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Predictions: Where jobs, markets and property is heading for Australia


The RBA has released its note from the meeting on Tuesday, 4 June, revealing mixed results for the Australian economy as a whole.

Growth in consumption remains sluggish as well as investment in dwellings which was expected to decline further in the March quarter.

Information from the ABS capital expenditure survey and the business liaison contacts suggested that mining investment was close to its trough, while the information pointed to modest growth in non-residential building investment.

Low interest rates


The Reserve Bank discussed the implications of low interest rates on household incomes. Low interest rates lead to a decline in the interest investors pay on debt but also limit the capacity to save through assets such as term deposits.

Housing market

The housing market remains weak, with declines in Sydney and Melbourne during May, although the pace of decline has eased from earlier in the year. Housing prices are continuing to decline markedly in Perth.

Labour market

The data shows the labour market in April as mixed. The unemployment rate increased to 5.2 per cent, which is an increase of 0.1 of a percentage point.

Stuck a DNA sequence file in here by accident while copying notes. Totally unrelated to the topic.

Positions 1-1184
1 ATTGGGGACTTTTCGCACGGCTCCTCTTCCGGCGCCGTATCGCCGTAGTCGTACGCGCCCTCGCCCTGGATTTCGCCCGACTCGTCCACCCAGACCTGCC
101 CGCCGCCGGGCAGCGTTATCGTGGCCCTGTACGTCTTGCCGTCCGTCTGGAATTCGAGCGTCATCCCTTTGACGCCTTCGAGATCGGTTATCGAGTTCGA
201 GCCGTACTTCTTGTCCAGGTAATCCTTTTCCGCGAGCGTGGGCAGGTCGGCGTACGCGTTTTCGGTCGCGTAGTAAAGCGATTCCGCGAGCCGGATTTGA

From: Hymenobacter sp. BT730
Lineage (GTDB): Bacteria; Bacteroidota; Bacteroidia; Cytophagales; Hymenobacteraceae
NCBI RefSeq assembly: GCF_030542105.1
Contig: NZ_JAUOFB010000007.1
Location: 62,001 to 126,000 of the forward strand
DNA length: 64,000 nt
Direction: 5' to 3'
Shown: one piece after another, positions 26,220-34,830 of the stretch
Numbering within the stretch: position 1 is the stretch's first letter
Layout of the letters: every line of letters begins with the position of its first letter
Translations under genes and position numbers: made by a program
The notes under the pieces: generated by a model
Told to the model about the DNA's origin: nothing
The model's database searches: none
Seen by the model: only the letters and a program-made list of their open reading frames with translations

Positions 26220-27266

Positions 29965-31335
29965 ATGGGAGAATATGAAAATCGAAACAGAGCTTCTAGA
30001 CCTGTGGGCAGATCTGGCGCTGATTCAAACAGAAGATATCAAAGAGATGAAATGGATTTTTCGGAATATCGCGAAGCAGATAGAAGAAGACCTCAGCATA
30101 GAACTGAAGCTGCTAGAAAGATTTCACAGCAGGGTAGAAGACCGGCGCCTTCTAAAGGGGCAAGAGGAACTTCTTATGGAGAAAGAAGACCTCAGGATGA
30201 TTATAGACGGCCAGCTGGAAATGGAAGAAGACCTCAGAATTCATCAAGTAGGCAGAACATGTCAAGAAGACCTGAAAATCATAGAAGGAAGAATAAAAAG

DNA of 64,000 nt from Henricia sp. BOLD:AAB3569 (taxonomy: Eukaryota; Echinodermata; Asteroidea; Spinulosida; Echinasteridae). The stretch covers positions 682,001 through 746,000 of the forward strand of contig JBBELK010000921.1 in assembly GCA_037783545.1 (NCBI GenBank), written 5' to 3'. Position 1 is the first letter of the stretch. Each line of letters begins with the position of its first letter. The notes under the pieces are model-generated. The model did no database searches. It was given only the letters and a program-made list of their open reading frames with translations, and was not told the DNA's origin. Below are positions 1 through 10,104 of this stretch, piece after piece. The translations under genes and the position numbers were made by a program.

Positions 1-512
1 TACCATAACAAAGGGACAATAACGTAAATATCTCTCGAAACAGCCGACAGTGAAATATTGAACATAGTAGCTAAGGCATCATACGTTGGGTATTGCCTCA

The underemployment rates in both New South Wales and Victoria remain historically low, although both have increased since the beginning of 2019. Employment growth nationwide was moderate but remains above growth in the working-age population.

Financial markets

A rise in global developments including a trade war has led to a rise in volatility, most notably in the equity markets.

Australian equity prices were little changed at close to their highest level in a decade. There has been a sharp increase in Australian banks’ share prices following the federal election.

However, emerging markets are having modest tightening in financial conditions. Mexico has increased tensions, with the United States putting pressure on the nation.

The Australian dollar had depreciated a little over preceding months, remaining around the lower end of its narrow range of the preceding few years.

Housing credit growth has stabilised in recent months, having slowed substantially over the preceding year. Growth in housing lending to owner-occupier was running at 4.5 per cent while the rate of growth in housing lending to investors has been close to zero since the start of the year.

Business lending has also suffered, with lending to large businesses continuing to be the sole source of growth. Lending to smaller businesses has declined over the preceding year.

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Predictions: Where jobs, markets and property is heading for Australia
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